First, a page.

University of Florida. (2011, February 4). Oil in Gulf of Mexico: Biologists cite need for critical data to determine ecological consequences. ScienceDaily. Retrieved September 23, 2014 from www.sciencedaily.com/releases/2011/02/110203163809.htm
University of Florida. "Oil in Gulf of Mexico: Biologists cite need for critical data to determine ecological consequences." ScienceDaily. www.sciencedaily.com/releases/2011/02/110203163809.htm (accessed September 23, 2014).

Share This



More Earth & Climate News

Tuesday, September 23, 2014

Featured Research

from universities, journals, and other organizations


Featured Videos

from AP, Reuters, AFP, and other news services

Obama: No Nation Gets Pass on Climate Change

Obama: No Nation Gets Pass on Climate Change

AP (Sep. 23, 2014) — In a forceful appeal for international cooperation on limiting carbon pollution, President Barack Obama warned world leaders at the UN Climate Summit on Tuesday that the globe's climate is changing faster than efforts to address it. (Sept. 23) Video provided by AP
Powered by NewsLook.com
Hundreds of Thousands Hit NYC Streets to Protest Climate Change

Hundreds of Thousands Hit NYC Streets to Protest Climate Change

AFP (Sep. 22, 2014) — Celebrities, political leaders and the masses rallied in New York and across the globe demanding urgent action on climate change, with organizers saying 600,000 people hit the streets. Duration: 01:19 Video provided by AFP
Powered by NewsLook.com
Raw: Protesters Stage Wall Street Climate Sit-in

Raw: Protesters Stage Wall Street Climate Sit-in

AP (Sep. 22, 2014) — A day after over 100,000 people marched against climate change, more than 1,000 activists blocked parts of Manhattan's financial district. Over 100 people, including a person wearing a white polar bear suit, were arrested Monday night. (Sept. 22) Video provided by AP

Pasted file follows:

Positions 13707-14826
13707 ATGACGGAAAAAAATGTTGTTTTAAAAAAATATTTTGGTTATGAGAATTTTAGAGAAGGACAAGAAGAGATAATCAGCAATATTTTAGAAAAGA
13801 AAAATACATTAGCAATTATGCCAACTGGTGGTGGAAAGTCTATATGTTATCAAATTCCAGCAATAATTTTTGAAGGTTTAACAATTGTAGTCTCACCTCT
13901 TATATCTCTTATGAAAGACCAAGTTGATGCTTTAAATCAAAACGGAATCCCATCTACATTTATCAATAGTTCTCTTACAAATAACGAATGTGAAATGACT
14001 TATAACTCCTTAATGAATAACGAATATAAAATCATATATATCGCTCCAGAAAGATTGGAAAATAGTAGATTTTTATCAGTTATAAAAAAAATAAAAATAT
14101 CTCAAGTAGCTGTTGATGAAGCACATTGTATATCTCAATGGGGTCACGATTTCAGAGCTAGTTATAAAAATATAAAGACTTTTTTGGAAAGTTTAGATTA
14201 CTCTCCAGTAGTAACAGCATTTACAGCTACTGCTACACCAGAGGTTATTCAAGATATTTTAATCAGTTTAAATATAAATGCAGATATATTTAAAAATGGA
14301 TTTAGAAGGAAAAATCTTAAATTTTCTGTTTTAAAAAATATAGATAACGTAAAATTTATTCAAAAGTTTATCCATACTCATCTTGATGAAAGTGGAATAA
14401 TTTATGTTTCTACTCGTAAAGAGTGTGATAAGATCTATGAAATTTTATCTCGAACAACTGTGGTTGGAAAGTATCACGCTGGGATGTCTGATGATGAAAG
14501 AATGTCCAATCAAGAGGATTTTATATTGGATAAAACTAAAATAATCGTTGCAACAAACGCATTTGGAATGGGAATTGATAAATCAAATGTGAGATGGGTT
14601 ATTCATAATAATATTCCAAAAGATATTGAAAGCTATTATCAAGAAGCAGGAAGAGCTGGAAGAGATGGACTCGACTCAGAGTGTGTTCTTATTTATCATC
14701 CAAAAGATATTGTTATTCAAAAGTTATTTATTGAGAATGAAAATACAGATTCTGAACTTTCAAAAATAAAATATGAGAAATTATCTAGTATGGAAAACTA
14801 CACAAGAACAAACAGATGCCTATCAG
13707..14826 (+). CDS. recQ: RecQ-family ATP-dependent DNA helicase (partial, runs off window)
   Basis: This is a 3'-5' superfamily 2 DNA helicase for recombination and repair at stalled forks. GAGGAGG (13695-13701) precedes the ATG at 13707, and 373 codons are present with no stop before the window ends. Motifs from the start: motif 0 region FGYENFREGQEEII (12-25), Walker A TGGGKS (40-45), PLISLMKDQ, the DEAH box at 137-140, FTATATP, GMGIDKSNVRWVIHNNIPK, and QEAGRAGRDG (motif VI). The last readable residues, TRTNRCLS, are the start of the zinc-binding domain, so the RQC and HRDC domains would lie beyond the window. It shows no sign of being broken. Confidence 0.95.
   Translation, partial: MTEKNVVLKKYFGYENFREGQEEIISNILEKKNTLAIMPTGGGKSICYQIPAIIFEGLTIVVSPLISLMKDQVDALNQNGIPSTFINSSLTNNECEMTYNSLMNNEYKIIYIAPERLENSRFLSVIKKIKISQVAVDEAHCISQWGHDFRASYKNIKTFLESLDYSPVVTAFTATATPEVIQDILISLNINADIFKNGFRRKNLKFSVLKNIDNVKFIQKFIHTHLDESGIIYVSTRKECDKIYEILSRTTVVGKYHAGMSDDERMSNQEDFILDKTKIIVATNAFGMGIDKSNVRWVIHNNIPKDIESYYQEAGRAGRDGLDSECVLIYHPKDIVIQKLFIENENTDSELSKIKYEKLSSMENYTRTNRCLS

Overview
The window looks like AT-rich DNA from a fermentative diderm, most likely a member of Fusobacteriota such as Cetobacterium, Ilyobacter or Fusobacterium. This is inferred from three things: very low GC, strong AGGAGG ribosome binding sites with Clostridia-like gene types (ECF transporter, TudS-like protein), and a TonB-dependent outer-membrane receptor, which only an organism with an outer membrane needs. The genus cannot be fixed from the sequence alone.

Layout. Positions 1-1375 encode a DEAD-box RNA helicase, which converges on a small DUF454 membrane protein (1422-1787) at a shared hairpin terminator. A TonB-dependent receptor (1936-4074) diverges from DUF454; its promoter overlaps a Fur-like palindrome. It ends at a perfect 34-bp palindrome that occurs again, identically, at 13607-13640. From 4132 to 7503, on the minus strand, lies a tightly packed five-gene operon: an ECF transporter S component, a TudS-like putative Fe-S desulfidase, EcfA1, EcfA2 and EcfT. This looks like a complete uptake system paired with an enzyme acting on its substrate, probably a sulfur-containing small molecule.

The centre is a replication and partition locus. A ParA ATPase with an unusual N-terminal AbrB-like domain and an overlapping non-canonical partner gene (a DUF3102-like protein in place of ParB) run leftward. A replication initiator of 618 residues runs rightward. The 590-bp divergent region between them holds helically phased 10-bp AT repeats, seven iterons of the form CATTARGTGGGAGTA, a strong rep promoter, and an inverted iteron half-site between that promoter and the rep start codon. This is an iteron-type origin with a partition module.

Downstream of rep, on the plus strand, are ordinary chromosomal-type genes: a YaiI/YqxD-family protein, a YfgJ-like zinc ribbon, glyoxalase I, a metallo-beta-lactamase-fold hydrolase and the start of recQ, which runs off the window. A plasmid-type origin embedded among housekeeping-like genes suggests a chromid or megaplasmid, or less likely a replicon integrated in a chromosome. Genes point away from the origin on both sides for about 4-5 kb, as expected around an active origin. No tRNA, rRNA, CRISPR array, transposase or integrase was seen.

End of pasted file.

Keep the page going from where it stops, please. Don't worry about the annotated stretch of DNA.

Powered by NewsLook.com
French FM Urges 'powerful' Response to Global Warming

French FM Urges 'powerful' Response to Global Warming

AFP (Sep. 22, 2014) — French Foreign Minister Laurent Fabius on Monday warned about the potential "catastrophe" if global warming was not dealt with in a "powerful" way. Duration: 01:08 Video provided by AFP
Powered by NewsLook.com

Search ScienceDaily

Number of stories in archives: 140,361

Find with keyword(s):
 
Enter a keyword or phrase to search ScienceDaily for related topics and research stories.

Save/Print:
Share:  

Breaking News:

Strange & Offbeat Stories

 

Plants & Animals

Earth & Climate

Fossils & Ruins

In Other News

... from NewsDaily.com

Science News

Health News

Environment News

Technology News



Save/Print:
Share:  

Free Subscriptions


Get the latest science news with ScienceDaily's free email newsletters, updated daily and weekly. Or view hourly updated newsfeeds in your RSS reader:

Get Social & Mobile


Keep up to date with the latest news from ScienceDaily via social networks and mobile apps:

Have Feedback?


Tell us what you think of ScienceDaily -- we welcome both positive and negative comments. Have any problems using the site? Questions?
Mobile iPhone Android Web
Follow Facebook Twitter Google+
Subscribe RSS Feeds Email Newsletters
Latest Headlines Health & Medicine Mind & Brain Space & Time Matter & Energy Computers & Math Plants & Animals Earth & Climate Fossils & Ruins